On the BAC Deal

A few random thoughts on the BofA – Buffett deal.

This deal is $5b. A fair bit of change. But it is also small beer for a bank with $2.2 Trillion of assets. The stories that went around re BAC were related to the following issues:

Litigation risk
Second lien mortgages
Commercial Real Estate
Good will on the balance sheet that is in question
Direct sovereign debt exposure and indirect risk from CDS

Business Insider summed up the various concerns. The number came to as high as $200b.

It looks as though we could easily come up with, say, $100-$200 billion in write-offs and exposures to “clean up” Bank of America’s balance sheet.

I don’t know what BAC has on its books, so I won’t hazard a guess on these numbers. I can’t believe there is no fire with all this smoke. Buffet’s 5 bill will cover 3-5% of the nut. Not much of a margin if there is, in fact, some big ticket issues.


BAC could have done a public deal for common and pref under much better terms than Buffet is charging. To me, the only conclusion is that BoA bought Buffett’s name. Admittedly, Warren does have a lot of clout. I have no doubt but that many small investors are thinking, “If Warrens in, it’s gotta be good!” I’m thinking that Buffett is just an expensive show pony.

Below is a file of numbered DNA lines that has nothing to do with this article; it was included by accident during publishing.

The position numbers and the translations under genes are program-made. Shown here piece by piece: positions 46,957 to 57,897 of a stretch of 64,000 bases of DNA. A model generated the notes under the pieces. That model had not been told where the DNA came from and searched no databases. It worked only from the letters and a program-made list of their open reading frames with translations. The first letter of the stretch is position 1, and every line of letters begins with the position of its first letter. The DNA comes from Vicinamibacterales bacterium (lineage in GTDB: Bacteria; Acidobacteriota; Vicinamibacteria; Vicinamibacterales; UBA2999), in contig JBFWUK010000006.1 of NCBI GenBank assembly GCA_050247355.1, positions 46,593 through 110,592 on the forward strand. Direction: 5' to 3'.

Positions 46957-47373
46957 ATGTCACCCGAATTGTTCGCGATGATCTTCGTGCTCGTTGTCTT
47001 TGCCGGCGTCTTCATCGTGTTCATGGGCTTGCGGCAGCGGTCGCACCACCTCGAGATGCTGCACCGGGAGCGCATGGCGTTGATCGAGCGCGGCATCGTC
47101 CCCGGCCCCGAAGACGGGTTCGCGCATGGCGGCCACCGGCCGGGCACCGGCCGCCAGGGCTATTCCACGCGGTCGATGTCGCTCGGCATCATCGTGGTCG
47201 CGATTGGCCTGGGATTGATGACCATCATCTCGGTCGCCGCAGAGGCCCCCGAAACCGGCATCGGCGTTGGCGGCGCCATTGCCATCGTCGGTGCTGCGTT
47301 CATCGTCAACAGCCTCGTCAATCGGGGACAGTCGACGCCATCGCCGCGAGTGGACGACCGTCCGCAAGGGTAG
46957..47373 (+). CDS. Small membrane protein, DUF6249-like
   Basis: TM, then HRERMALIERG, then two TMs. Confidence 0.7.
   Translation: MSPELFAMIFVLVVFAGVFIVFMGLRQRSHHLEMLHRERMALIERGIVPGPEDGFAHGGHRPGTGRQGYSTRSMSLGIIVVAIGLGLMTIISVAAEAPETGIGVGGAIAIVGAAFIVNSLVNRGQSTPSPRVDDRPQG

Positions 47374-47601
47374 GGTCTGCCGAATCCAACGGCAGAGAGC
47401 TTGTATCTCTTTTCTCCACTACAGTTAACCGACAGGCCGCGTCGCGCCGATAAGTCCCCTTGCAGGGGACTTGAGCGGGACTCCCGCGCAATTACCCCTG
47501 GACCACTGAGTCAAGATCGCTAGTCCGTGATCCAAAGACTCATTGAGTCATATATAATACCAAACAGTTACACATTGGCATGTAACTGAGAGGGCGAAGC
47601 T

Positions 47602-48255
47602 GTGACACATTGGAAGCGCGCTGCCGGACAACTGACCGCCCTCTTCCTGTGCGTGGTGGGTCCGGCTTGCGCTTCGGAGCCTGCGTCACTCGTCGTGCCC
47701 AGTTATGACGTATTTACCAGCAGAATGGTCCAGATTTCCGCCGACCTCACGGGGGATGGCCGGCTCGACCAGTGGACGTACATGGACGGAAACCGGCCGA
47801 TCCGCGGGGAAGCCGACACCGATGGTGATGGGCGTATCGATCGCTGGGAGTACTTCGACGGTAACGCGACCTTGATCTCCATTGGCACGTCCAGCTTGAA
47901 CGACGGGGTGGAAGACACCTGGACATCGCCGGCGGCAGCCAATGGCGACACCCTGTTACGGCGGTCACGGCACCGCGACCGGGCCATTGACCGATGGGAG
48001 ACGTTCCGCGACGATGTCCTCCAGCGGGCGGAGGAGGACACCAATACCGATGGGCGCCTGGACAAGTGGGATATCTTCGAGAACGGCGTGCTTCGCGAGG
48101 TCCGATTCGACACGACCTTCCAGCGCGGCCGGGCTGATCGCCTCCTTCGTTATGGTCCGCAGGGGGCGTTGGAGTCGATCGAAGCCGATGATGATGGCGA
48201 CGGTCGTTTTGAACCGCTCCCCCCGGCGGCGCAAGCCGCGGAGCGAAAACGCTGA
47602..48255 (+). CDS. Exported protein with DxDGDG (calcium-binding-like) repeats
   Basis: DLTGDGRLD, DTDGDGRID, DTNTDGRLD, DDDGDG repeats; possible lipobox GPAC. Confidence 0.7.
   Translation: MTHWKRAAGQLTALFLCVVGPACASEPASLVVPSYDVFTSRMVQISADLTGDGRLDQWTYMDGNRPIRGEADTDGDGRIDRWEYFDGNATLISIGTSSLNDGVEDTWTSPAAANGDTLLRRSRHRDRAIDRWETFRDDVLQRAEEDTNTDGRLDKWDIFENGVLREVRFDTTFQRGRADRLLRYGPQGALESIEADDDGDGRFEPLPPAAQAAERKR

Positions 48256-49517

Just a question, How many times have we heard that there was no need to raise equity? I guess that was just a bluff.


This is perpetual cumulative Pref. I find that interesting. There is no intention to pay a cash dividend. The 6% will be paid in more pref script. What does this structure mean to common shareholder and the hopes they might see some dividend action out of BAC? I think it means they will see very little (if anything) for a long time to come. It will be interesting to see (if we ever do) what covenant restrictions the Buffet Pref has regarding dividend restrictions on the common shares. If I were doing the deal I would get some capital ratio hurdles and restrictions that would limit future payouts (and stock buybacks). WB’s got sharp lawyers, so I expect he has language in the deal that protects his preferred position. Again, this is an “evergreen” deal. It doesn’t go away.


Common shareholders (especially in a leveraged company like BAC) ALWAYS have to ask the question:

“What’s above me?”

By this I mean, “What are the obligations that must be satisfied before common shareholders see a dime?” Whatever your thoughts of being a shareholder today, you should keep in mind that $5b just got ahead of you.

Good old Warren Buffett is not sitting side by side with you at this table. He is sitting at the head of the table. That is a very big difference.

Speaking of dilution, another 700,000,000 shares have joined the table you are sitting at.


This is crony capitalism at its best and worst. We have created a situation where wealth and power is concentrated in just a few hands. Buffet shows up as a white knight. Maybe. I think this guy is a predator. I think of him like an Oligarch in Russia a decade ago.


Buffet met with Obama the other day. I have to wonder if this came up in those talks. My suspicion is that it did. What if it went down like: